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Image credit: NASA

Scientists explore using astronaut poop to make space food

The end result? Microbial goo, like Marmite or Vegemite.

Astronauts aboard the ISS drink recycled pee for a reason: we can only bring so much food and water to to space. Imagine how much more we need to take for that year-long journey to Mars. Since bringing more resources means higher costs -- the heavier a spacecraft is, the more fuel it needs, after all -- scientists are looking to find ways to make self-sustaining vehicles. A team of researchers from Penn State University, for instance, have developed a method to make space food with astronaut poop.

Disgusting? Well, the team's technique doesn't exactly turn the feces itself into food. Instead, it uses microbes to break down solid and liquid human waste with anaerobic digestion, a process that doesn't consume precious oxygen, similar to what happens inside our stomach when we eat. During digestion, the fecal material produces methane, which is then fed to bacteria (Methylococcus capsulatus) naturally found in soil and already used to make animal pellets using a microbial reactor.

When the researchers tested their technique using artificial poop, the end result was biomass that's 52 percent protein and 36 percent fats. That's what future spacefarers would eat -- and what Mark Watney probably would've used as dip for his potatoes if he just had the equipment. Team leader and Penn State professor Christopher House admits that "[i]t's a little strange," but it's like "Marmite or Vegemite where you're eating a smear of 'microbial goo.'" We'll bet space-poop goo is also an acquired taste.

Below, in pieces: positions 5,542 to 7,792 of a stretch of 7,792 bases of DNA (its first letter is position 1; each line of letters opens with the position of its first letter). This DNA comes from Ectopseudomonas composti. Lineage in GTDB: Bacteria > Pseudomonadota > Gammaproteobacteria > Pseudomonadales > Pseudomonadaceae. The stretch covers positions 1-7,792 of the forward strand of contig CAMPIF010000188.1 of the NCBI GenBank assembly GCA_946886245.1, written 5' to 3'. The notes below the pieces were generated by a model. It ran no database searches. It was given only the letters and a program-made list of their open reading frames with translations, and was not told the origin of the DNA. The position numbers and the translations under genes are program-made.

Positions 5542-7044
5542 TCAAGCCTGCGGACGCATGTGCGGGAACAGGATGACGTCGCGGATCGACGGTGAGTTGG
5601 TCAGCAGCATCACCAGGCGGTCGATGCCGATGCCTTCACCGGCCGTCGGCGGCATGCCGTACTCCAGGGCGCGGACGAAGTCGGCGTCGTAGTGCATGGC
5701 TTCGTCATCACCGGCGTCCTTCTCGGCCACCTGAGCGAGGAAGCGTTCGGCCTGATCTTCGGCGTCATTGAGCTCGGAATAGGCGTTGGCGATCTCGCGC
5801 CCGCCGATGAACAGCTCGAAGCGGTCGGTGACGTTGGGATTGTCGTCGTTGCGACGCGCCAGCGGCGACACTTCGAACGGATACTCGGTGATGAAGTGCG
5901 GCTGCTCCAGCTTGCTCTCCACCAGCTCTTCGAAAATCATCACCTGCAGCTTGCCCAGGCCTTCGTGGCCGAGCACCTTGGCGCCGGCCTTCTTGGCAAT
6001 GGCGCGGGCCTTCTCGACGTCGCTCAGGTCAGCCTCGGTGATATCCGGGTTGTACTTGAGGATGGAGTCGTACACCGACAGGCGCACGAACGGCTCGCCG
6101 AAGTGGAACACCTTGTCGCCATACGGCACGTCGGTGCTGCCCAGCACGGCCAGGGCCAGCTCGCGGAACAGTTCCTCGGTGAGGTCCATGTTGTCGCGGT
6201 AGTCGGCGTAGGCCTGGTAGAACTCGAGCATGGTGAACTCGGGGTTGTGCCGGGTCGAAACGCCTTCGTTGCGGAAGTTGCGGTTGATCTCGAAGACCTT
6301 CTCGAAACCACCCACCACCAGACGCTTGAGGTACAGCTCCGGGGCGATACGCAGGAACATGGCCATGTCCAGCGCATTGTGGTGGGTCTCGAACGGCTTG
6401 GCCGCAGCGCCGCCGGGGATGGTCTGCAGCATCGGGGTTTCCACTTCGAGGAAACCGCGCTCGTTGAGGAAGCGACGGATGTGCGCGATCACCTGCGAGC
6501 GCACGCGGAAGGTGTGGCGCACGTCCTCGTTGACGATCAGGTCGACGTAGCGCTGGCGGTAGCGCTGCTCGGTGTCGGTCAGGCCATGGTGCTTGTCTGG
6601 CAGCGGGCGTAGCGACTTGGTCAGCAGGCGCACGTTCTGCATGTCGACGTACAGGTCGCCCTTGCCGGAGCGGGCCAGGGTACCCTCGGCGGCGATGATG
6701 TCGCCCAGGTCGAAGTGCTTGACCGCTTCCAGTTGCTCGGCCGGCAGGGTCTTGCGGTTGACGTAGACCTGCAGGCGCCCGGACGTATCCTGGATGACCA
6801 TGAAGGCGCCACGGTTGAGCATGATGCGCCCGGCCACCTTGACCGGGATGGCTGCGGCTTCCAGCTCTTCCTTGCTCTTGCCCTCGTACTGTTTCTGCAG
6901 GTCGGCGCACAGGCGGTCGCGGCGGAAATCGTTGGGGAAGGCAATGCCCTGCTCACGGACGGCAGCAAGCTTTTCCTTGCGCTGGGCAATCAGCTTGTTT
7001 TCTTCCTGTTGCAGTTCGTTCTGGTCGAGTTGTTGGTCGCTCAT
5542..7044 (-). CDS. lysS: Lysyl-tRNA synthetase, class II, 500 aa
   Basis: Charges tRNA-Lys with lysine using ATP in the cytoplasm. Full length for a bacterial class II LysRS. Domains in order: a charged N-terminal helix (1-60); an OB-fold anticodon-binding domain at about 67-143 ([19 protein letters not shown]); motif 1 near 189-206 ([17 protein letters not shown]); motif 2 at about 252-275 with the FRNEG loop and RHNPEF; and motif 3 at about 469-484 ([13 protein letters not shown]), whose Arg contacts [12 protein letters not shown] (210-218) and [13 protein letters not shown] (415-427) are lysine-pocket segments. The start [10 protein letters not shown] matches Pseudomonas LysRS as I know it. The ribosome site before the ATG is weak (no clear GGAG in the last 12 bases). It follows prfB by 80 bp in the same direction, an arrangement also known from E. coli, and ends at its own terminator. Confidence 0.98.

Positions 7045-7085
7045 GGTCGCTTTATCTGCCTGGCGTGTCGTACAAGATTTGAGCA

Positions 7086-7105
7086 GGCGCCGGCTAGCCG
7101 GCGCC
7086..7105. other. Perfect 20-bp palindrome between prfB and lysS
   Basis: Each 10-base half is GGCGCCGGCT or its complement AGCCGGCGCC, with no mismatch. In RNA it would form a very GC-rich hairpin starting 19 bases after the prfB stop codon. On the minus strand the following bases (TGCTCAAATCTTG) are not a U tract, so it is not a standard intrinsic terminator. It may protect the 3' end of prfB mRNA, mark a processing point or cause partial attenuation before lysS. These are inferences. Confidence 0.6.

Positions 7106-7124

In addition to being packed with nutrients, the goo is also relatively fast to make: researchers said they managed to remove 49 to 59 percent of the solids in the waste material within 13 hours during their tests. That's much faster than current waste management treatment methods, and as House said, it's "faster than growing tomatoes or potatoes."

The researchers also found potential food sources other than Methylococcus capsulatus during their tests. When they tried growing microbes in either an alkaline or a high-heat environment to prevent the growth of pathogens, they discovered that a bacterium called Halomonas desiderata (15 percent protein and 7 percent fats) can thrive in the harsh conditions. Another species of bacteria called Thermus aquaticus can live in environments reaching 158 degrees Fahrenheit, as well. With a nutritional value that's 61 percent protein and 16 percent fats, it's yet another possible source of microbial goo grub for future astronauts.

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